The Point of Ayr gas terminal in Talacre, Wales on September 20, 2021.
Christophe Furlong | Getty Images
A global energy crisis is pushing natural gas prices in the UK, Europe and Asia to record highs. However, experts say the stratospheric prices seen in Europe are unlikely to spill over to the United States.
Much will ultimately depend on what winter brings. But the United States is better positioned as the colder months approach, given that it is the world’s largest producer of natural gas and inventory levels are not as depleted as in Europe.
“We are at a unique moment in time when all energy prices are rising,” said Francisco Blanch, head of global commodities, equity derivatives and quantitative multi-asset investment strategies last week. at Bank of America Merrill Lynch, on CNBC. “The exchange.” âThe United States is much more isolated from this global energy trend than the rest of the world,â he added.
That’s not to say that US prices won’t be volatile. Natural gas futures on Tuesday were at their highest level since December 2008. On Wednesday, the contract traded at $ 6.466 per million British thermal units (MMBtu).
Natural gas for November delivery has since declined from that level, but is still on track for a seventh straight week of gains. The contract is currently trading around $ 5.63 per MMBtu, which is more than double the prices at the start of the year.
But travel abroad is much more extreme. Deutsche Bank analysts noted that in Europe prices have quintupled, while in the United States and Asia prices are around 1.5 times higher. In Europe, the surge in natural gas prices is equivalent to if oil was trading around $ 200 a barrel.
“The importance of these movements on inflation, growth and external accounts should not be underestimated,” the firm wrote in a note to clients. “These price movements are a big problem.”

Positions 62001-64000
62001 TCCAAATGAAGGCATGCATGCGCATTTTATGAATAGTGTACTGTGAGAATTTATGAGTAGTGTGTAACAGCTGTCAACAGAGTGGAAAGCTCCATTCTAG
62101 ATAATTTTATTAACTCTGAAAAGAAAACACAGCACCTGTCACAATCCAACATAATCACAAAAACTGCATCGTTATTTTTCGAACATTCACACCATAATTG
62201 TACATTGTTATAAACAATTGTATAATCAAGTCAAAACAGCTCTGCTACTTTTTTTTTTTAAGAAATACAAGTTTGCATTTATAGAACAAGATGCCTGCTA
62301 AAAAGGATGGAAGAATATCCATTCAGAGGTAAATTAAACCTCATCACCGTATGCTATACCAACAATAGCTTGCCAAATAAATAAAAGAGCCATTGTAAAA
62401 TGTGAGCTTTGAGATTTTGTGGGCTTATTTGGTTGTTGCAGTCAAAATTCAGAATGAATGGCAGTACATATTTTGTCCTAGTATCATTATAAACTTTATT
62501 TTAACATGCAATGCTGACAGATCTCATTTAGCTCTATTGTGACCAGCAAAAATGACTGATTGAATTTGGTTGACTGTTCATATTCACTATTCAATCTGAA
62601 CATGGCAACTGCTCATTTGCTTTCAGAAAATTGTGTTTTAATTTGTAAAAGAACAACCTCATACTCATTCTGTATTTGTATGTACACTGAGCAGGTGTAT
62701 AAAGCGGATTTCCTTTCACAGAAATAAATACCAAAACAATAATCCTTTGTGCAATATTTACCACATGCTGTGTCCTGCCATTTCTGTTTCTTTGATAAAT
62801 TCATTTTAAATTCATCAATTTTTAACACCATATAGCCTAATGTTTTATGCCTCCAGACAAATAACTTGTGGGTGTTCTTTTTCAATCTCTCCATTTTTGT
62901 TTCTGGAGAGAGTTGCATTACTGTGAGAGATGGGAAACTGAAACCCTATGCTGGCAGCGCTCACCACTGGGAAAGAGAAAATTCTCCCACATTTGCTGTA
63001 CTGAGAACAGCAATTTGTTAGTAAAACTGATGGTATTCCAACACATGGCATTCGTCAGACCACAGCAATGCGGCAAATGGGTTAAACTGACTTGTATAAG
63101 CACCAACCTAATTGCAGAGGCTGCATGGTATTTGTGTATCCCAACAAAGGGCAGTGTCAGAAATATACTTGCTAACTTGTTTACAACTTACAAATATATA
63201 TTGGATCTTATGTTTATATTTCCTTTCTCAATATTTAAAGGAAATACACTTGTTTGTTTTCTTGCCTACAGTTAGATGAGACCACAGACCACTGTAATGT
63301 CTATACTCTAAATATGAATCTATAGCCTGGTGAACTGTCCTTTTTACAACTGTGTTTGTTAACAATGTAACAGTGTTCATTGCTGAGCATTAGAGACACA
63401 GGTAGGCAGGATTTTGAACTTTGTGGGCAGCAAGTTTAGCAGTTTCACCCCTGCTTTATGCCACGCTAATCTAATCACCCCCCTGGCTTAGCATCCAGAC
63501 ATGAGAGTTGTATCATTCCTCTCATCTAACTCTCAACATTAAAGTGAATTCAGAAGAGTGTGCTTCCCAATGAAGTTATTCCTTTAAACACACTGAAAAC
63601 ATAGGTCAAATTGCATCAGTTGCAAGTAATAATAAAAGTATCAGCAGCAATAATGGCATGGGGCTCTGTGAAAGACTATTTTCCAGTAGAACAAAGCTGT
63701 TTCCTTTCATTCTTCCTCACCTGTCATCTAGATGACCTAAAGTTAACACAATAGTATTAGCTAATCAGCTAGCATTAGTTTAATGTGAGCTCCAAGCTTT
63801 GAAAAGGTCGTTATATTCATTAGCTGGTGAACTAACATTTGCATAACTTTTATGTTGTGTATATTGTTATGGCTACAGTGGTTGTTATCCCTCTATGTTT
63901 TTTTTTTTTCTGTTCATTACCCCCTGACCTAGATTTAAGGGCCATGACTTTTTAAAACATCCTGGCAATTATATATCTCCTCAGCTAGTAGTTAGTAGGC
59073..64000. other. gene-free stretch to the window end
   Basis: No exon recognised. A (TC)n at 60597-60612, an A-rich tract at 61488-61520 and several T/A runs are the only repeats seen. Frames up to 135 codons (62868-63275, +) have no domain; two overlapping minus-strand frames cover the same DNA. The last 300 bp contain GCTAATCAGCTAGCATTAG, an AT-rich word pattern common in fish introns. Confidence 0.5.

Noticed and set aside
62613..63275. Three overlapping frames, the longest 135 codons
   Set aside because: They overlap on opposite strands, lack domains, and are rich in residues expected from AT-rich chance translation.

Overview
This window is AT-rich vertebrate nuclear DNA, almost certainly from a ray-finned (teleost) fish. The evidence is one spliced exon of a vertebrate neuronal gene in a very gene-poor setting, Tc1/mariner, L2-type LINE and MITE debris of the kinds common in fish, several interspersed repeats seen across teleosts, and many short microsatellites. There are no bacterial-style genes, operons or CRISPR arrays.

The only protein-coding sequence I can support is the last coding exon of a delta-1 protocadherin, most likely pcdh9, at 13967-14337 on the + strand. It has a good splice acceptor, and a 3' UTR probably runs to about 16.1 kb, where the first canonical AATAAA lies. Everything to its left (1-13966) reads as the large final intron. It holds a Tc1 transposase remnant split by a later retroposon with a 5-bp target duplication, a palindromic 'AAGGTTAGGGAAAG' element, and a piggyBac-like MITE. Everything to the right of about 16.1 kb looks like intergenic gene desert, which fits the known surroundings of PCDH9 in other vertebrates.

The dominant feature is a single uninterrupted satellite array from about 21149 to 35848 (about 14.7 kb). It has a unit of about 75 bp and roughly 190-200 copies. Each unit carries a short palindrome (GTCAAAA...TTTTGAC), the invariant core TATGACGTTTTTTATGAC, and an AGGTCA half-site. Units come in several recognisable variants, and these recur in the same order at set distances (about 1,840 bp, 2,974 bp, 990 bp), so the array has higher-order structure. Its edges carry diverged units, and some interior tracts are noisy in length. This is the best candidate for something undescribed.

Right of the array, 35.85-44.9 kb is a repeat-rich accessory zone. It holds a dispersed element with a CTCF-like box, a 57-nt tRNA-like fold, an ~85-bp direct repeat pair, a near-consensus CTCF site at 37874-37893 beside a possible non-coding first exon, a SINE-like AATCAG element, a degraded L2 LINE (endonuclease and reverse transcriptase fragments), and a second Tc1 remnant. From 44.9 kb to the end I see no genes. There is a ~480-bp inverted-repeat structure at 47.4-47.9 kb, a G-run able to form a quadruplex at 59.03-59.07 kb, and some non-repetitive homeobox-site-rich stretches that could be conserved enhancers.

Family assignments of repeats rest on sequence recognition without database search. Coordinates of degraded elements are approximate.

Coal and oil prices are also rising. Futures on West Texas Intermediate crude, the benchmark of US oil, exceeded $ 80 a barrel on Friday for the first time since November 2014. International benchmark Brent, meanwhile, traded at its highest level since 2018. Analysts say high natural gas prices could even prompt utilities to swap fuel for oil.
Why are the prices jumping?
Several factors are fueling soaring prices for natural gas and commodities such as petroleum and coal more generally.
Demand is rebounding as economies resume operations and consumers resume their pre-pandemic activities. At the same time, producers, who suffered from the unprecedented slowdown in 2020, have been slow to increase production.
A colder and longer-than-expected winter 2020 meant European inventory levels were below average as autumn approached. On top of that, slow wind speeds and dry conditions weighed on the production of renewable energy. Carbon offsets are expensive, and the continent has moved away from coal-fired power plants, meaning everyone was suddenly competing for natural gas.
Europe’s gas production has declined over the past two decades and the continent is now dependent on imports from Russia. The country has limited supplies to Europe this year in what some have called a political decision, although this week President Vladimir Putin said Russia could increase production in an attempt to ease the pressure in Europe.